Which Joe gave his name to ‘sloppy joes’? We look at five interesting sandwiches and their lexical origins.
A person who believes or works in cognitive grammar.
- ‘If the brain is at the root of all language, then the further claim of cognitivists makes sense: that the everyday and the special are cognitively the same.’
- ‘Along with the digital age, his theory of computation helped inspire the cognitivist revolution, making him, by some lights the first cognitivist.’
Relating to cognitive grammar.
- ‘In the symbolic or cognitivist paradigm, which was dominant in the '70s and '80s, the mind is seen as a symbol-based rule-system.’
- ‘The cognitivist view has become familiar enough: figures of speech are really conceptual structures, crucial both to cognition and culture.’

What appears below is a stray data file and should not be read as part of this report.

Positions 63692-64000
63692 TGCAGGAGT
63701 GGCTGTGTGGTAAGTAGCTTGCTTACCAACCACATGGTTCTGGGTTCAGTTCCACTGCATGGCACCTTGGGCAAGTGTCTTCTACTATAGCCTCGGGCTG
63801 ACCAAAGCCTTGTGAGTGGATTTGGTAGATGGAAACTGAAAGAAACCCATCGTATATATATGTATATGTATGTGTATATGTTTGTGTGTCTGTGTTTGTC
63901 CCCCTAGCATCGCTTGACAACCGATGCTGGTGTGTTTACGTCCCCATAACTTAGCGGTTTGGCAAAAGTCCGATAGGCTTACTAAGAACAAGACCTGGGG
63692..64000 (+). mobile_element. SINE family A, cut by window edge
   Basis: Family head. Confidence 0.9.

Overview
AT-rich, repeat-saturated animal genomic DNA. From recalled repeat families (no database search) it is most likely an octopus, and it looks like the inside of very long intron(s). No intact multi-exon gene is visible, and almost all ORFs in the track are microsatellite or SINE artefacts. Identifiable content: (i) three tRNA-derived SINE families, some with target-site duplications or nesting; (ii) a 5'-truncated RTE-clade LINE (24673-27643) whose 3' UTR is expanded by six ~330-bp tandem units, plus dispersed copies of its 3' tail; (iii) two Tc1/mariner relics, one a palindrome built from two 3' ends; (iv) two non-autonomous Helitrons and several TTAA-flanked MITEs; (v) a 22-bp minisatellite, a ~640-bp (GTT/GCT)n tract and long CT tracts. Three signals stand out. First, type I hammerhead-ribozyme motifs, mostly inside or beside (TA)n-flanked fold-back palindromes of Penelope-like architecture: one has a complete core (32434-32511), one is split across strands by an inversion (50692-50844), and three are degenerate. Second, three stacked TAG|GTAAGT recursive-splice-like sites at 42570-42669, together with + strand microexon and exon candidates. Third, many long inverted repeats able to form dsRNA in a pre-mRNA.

1950s (in the sense ‘believing that moral judgements are true or false statements about moral facts’): from cognitive + -ist.
We take a look at several popular, though confusing, punctuation marks.
From Afghanistan to Zimbabwe, discover surprising and intriguing language facts from around the globe.
The definitions of ‘buddy’ and ‘bro’ in the OED have recently been revised. We explore their history and increase in popularity.